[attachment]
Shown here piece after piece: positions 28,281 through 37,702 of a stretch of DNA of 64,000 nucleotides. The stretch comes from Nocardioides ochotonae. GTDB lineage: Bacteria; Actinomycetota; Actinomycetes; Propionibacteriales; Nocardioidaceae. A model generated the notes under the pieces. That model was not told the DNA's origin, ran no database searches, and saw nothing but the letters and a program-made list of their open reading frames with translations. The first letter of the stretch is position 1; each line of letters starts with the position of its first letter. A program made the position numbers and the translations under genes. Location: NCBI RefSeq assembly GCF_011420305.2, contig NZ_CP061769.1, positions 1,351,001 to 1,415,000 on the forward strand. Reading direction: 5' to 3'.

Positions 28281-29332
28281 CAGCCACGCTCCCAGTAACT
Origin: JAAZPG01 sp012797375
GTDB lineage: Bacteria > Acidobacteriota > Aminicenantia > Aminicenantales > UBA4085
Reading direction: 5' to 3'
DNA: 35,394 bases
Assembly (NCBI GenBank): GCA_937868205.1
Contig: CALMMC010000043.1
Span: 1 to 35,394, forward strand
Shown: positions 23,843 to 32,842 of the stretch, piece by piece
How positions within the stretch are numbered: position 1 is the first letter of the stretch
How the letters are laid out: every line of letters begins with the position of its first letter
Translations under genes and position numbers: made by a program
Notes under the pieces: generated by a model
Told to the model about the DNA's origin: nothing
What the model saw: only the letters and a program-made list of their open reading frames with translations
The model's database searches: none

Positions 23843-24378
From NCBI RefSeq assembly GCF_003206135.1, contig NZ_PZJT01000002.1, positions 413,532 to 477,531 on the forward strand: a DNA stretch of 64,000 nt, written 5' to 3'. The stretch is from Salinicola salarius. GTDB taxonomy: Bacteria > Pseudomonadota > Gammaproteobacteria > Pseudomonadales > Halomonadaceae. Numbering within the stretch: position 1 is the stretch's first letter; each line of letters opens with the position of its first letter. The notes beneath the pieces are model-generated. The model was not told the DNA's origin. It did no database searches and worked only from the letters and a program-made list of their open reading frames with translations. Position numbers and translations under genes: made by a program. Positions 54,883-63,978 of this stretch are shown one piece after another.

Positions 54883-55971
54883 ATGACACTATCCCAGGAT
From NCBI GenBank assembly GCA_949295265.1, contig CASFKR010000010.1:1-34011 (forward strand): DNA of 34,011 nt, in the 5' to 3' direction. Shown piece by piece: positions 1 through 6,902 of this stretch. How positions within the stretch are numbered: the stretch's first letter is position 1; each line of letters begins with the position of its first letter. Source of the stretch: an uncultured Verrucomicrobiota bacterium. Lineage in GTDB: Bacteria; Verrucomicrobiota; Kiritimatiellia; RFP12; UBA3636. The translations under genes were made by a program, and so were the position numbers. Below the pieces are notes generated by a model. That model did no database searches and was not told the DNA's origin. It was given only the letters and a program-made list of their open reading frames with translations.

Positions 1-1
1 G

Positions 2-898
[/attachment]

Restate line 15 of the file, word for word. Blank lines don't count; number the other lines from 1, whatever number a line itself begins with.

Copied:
Notes under the pieces: generated by a model